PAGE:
See for yourself: Dublin City News – Issue 3

Analogue – Issue 5 – September 2008

I’ve been casting my beady eye over this publication since its inception. I liked the ad-hoc nature of the first edition where there was only minor emphasis on publishing conventionalities such as design, typesetting and that sort of thing. They’ve upped their game over since then but its still essentially a student publication. We all know that students have notions of themselves and that can sometimes manifest itself in the most surprising ways. I find Analogue surprising because although there are a couple of archetypal student contributors, the majority of it is really good. The article on the Irish heavy metal underground and the pages on artists featuring at the Electric Picnic appealed. I wasn’t so keen on the Album Swap feature. My reason for this is based on personal experience. I’ve been asked before to list a top 5 favourite tunes/albums and explain my rationale for picking it. Unfortunately no matter how earnest your rationale is, you always end up sounding like a bit of a sap. The article served to remind me how stupid I've sounded myself. On a more positive ending, Analogue has tidied up its initial ramshackle look and looks none the worse for it. They’ve also engaged in some artistic patronage by getting some bloke called Scalder to do some illustration. Well done.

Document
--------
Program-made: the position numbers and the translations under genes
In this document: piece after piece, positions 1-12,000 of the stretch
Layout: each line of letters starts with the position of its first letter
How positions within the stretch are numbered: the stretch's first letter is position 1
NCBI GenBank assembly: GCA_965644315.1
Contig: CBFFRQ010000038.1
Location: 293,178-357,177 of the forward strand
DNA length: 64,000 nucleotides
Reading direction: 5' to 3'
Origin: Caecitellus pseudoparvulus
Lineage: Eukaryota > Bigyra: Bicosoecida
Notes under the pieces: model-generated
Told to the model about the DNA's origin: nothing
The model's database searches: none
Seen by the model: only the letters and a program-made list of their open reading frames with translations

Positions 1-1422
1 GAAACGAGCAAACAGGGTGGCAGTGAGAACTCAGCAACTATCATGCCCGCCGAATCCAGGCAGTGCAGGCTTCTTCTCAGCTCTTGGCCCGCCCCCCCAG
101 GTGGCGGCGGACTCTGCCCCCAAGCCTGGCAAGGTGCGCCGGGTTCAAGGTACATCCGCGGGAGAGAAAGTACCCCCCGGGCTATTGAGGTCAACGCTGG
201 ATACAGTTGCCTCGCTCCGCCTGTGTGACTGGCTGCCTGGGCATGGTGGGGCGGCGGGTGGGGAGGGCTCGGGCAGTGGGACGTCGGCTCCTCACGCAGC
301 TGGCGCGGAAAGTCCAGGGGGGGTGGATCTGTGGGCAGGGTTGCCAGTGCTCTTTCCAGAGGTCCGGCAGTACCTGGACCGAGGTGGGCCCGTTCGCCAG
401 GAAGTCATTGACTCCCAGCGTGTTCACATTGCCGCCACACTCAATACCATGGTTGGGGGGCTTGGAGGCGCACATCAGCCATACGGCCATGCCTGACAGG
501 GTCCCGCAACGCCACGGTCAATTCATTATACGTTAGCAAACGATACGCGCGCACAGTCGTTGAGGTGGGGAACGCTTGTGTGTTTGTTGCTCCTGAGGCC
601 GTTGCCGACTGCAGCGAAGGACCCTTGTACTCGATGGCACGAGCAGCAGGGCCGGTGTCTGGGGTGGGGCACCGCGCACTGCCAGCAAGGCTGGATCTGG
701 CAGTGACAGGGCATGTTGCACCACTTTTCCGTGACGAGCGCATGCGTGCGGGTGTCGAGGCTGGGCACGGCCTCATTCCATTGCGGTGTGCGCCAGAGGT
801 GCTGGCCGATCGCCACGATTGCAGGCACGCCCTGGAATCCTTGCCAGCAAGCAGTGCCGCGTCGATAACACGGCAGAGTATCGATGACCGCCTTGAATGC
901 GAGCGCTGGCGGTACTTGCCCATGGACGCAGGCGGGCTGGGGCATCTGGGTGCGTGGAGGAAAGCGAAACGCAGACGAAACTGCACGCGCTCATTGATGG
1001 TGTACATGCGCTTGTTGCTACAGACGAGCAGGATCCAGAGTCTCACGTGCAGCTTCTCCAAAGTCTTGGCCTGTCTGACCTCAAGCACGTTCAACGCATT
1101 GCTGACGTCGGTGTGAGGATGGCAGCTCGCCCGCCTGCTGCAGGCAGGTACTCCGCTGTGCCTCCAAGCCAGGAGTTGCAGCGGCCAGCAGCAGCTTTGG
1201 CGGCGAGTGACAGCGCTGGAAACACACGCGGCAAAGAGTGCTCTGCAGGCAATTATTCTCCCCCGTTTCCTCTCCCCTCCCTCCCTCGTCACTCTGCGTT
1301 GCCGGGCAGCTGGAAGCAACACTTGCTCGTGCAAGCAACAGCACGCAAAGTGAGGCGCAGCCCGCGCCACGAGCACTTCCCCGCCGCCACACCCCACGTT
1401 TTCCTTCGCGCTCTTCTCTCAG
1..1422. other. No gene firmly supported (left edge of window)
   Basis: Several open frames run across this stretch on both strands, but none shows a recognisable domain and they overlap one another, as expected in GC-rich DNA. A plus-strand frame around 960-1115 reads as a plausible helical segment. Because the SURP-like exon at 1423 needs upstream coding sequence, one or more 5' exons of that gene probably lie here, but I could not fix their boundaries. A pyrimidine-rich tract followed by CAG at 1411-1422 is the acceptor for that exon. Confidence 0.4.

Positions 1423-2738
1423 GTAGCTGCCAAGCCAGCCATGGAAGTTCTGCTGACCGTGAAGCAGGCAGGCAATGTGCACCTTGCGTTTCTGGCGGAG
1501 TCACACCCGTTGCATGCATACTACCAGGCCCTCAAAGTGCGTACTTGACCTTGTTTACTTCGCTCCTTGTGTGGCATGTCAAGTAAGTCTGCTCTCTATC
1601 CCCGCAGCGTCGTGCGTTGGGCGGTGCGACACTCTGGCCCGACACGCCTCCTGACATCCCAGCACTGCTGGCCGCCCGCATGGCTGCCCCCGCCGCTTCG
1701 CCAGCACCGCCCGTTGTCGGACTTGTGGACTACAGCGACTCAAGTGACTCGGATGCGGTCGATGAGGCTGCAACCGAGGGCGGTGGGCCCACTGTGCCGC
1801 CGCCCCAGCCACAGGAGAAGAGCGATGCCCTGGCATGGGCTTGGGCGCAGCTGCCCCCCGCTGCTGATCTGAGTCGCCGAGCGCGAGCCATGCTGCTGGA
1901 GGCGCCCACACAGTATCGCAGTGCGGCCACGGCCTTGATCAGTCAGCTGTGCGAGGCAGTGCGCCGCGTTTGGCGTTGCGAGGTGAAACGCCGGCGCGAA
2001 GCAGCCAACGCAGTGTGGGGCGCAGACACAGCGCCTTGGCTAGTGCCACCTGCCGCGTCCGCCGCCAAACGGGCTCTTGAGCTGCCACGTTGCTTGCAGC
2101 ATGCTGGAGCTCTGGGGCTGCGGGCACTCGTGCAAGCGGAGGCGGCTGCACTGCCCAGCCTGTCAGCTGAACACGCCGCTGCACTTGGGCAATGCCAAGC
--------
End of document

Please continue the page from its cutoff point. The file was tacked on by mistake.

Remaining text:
See for yourself: Analogue Issue 5


Bren said...

"there was only minor emphasis on publishing conventionalities such as design, typesetting and that sort of thing."

This is true. Think we've come a long way since then. It wasn't too bad for a first effort though. It's mad, it's our first birthday in October. Have some nice things planned to celebrate it.

Matt Vinyl said...

I think yis are great. Keep it up. And have a happy birthday. That year passed quickly

dbspin said...

Cheers for the review Matt, honest and true enough as always.